The pandemic started in March, and I was writing songs and having ideas. That's when I approached my guitar player a few months after, and we started rehearsing together. It wasn't until about a year later, like the latter end of 2021, that venues were opening back up and booking, so we started kind of in the thick of the pandemic when we could.

There were definitely times where we couldn't meet for a while ’cause of people getting sick and stuff, but when it was safe we were meeting and basically just trying to get a set together. And then in 2021 is when we started actually playing live shows. It was at X-Ray Arcade in October 2021. That’s when we played our first show. And since then, we’ve just kept going.

When I first listened to your songs, they felt very intricate, so it almost came across as a studio project. But the way you sing on the record with all the vocal layers, it translates very well into just being one voice on stage. I was kind of wondering how that would all work, but it all balances.

That's really good to hear.

What’s been the most enjoyable part of being part of this specific group of people called Adorner? What’s been the most rewarding thing about being part of this project?

If I get too into it, I will get emotional. But becoming Adorner has changed my life, and it was my dream ever since I could dream to write music that moves people and gives people space and to also perform.

And I've had to sacrifice a lot to keep the project going. For example, when it was a situation with bandmates wanting to move on or bandmates wanting to not necessarily have to just commit to the one project, I didn’t want to say no to gigs, and it was very hard for me to own it and to be like, “Yes, I AM Adorner.” And It was hard because I felt like I was having to stand alone, and now I don't feel that way.

I’m kind of on the other side of it, as I have a pool of collaborators that I pull from so I know that I can sustain this project. But I've had to discipline myself in ways that are almost unexplainable. I've had to believe in myself, even when it felt like nobody was watching.

There's been so many times where I felt almost ignored and just that grit of, like, I refuse to be ignored. I refuse to stop doing this. It doesn't matter if there's three people in the room. I'm going to play like there's thousands. I’m doing this because it is my lifeblood, and to just wrap my life sort of around this project and to truly become Adorner has meant that I've had to change and grow and believe in myself as a person.

I think that's what I'm most thankful for with this project. It's given me belief in myself after a life of depression and trauma and all those kinds of things that you hear songwriters talking about in their music. I’m not an exception. And it’s been there for me, and it’s been my outlet to not only process things and to not only accept things, but to also grow and ascend from them. It's very much this journey of my spirit in this life.

It’s a vehicle for catharsis, to say the least. It’s necessary; it's not just something trivial. 

Looking forward to Adorner's future, what is one of the biggest highlights of being a band in Milwaukee right now? Because it seems really exciting to be part of the local scene more now than any time in memory of the Milwaukee music scene. To you, what’s so special about being part of this music community right now?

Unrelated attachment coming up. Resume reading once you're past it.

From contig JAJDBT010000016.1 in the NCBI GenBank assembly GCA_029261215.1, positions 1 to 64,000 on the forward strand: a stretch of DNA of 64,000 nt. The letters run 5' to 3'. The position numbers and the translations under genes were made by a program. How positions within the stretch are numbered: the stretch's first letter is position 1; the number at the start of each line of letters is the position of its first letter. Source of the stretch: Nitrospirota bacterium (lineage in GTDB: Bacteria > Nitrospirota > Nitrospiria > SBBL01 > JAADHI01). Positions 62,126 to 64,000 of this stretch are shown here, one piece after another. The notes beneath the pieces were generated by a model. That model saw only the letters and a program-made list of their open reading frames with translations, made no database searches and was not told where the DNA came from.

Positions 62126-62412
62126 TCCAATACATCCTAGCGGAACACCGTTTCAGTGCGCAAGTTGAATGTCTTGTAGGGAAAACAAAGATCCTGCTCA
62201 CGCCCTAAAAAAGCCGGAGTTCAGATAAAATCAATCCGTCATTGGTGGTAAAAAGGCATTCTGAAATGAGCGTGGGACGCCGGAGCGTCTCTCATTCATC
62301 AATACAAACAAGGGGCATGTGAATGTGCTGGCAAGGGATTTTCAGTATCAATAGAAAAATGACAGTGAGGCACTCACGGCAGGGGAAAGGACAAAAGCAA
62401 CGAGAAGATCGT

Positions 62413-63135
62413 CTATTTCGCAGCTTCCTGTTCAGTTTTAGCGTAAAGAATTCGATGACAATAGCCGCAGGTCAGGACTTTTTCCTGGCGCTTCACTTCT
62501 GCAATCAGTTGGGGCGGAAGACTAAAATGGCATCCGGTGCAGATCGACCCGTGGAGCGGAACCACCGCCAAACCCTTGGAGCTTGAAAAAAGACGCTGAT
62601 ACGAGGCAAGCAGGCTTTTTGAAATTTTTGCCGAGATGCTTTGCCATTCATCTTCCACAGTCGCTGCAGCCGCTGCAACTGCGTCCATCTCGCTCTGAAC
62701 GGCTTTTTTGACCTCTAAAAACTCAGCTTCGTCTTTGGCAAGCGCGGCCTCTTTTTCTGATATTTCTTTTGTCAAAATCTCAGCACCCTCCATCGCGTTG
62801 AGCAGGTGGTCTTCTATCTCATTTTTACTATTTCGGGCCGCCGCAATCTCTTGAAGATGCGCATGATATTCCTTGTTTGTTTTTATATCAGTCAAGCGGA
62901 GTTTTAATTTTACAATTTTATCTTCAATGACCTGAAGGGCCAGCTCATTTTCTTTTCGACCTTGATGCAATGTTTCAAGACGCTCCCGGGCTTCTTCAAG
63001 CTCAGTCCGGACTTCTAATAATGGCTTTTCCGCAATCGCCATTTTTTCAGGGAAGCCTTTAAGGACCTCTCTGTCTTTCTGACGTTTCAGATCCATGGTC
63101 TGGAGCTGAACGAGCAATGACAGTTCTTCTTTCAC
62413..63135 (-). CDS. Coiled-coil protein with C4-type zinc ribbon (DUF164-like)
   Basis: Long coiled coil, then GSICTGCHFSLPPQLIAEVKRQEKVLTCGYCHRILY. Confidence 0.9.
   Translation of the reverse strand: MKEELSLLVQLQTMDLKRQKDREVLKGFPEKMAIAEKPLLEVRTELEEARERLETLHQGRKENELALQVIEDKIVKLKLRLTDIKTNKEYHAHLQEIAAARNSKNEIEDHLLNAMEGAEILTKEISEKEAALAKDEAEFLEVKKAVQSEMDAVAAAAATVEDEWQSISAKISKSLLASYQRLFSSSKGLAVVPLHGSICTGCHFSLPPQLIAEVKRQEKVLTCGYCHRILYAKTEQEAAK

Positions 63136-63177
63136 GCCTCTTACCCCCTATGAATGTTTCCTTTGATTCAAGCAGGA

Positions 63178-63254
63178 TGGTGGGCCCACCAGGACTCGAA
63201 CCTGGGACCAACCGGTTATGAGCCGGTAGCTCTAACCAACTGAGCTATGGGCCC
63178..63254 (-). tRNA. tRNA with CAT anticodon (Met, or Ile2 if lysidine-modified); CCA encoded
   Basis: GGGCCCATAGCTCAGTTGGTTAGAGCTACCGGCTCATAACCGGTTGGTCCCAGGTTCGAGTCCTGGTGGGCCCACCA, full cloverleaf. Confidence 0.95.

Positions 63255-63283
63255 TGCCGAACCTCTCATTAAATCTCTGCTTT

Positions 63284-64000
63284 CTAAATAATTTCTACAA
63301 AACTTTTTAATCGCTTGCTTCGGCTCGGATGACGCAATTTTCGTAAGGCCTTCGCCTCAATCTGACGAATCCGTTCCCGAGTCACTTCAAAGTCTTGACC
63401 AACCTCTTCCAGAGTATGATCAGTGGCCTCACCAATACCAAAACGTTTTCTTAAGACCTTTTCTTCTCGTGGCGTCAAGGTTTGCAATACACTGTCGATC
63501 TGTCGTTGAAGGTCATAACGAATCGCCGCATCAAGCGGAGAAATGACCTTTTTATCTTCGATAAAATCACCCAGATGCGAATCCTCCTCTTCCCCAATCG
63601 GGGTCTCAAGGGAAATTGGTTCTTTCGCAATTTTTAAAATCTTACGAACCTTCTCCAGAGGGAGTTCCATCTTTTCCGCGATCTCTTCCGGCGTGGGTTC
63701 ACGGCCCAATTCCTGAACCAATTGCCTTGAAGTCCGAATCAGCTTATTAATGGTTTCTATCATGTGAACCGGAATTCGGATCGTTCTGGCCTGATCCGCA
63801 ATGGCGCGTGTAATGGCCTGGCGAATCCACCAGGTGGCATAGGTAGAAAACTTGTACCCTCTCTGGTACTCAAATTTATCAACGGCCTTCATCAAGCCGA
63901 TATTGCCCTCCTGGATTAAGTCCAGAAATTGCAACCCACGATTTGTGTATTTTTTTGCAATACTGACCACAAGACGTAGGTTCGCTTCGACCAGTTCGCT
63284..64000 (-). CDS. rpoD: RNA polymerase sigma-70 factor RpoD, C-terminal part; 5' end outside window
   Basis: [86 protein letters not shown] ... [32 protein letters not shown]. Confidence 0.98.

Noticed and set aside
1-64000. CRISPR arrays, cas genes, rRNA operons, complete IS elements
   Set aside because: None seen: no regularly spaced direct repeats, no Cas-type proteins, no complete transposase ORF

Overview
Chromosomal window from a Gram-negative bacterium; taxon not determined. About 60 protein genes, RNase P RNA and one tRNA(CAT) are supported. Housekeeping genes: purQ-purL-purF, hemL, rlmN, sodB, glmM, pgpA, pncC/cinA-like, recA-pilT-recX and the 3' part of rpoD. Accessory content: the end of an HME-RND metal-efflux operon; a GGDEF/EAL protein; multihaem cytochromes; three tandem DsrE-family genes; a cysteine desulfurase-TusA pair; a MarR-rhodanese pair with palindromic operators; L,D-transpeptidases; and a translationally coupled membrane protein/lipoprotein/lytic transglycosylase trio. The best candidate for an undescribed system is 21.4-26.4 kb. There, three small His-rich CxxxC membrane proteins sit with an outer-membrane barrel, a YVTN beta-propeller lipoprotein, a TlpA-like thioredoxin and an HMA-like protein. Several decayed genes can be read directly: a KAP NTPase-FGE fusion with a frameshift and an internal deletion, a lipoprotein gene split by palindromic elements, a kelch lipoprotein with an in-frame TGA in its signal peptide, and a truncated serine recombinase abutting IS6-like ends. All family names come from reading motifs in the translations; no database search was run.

It's truly an amazing scene. You know how we’re referred to as “Smallwaukee?” There’s just so much camaraderie, and there’s so much friendship in the scene. I think that one of the most rewarding things is the ability to create opportunities to lift each other up in ways that we haven't before.

I think that the world is more hungry than ever for connection, and in Milwaukee, in our communities, we can do that here and now by showing up for each other, supporting each other, working with each other. That’s one of the things that I think is so special is the amount of special relationships and moments that I've experienced. Just people being people through this avenue of music. It's astounding. It means so much when somebody else supports your project. It makes you want to go right back and support them even harder.

Speaking of support, where can folks find you coming up in the next few months? What does Adorner have planned for the summer? Do you have any big summer plans like releases, singles, shows, anything like that?

All of the above. There's one that comes to mind. I'm not sure if I'm allowed to announce it yet, though, but just be looking out for Adorner on some pretty big Milwaukee stages this summer. I have multiple singles leading up to a large, full release coming out this year.

That's kind of what we were focusing on through this last fall and winter was really just delving into the creation process and just sending out a new wave of discography — higher quality, more intricacy, a cohesive, full project.

Lots of shows in Milwaukee, but also in the area where we're hitting some new regional areas that we haven't yet. We're going to be hitting Appleton. We're going to be hitting Madison again, Chicago. I have something coming up in Kansas City. We're not confirmed yet, but yeah, it’s going to be good because we're kind of shifting from local to more regional and that's a lot of work.

It’s really nice because it’s felt kind of like pushing a rock up a mountain for the last few years, but now things are kind of starting to flood in, so we have a lot of good stuff coming up — more music, more shows, more opportunities to collaborate and support and just share. Because I just want to create space for people to just feel and delve deep within themselves. And I just can't wait to do that.

88Nine Music Director / On-Air Talent | Radio Milwaukee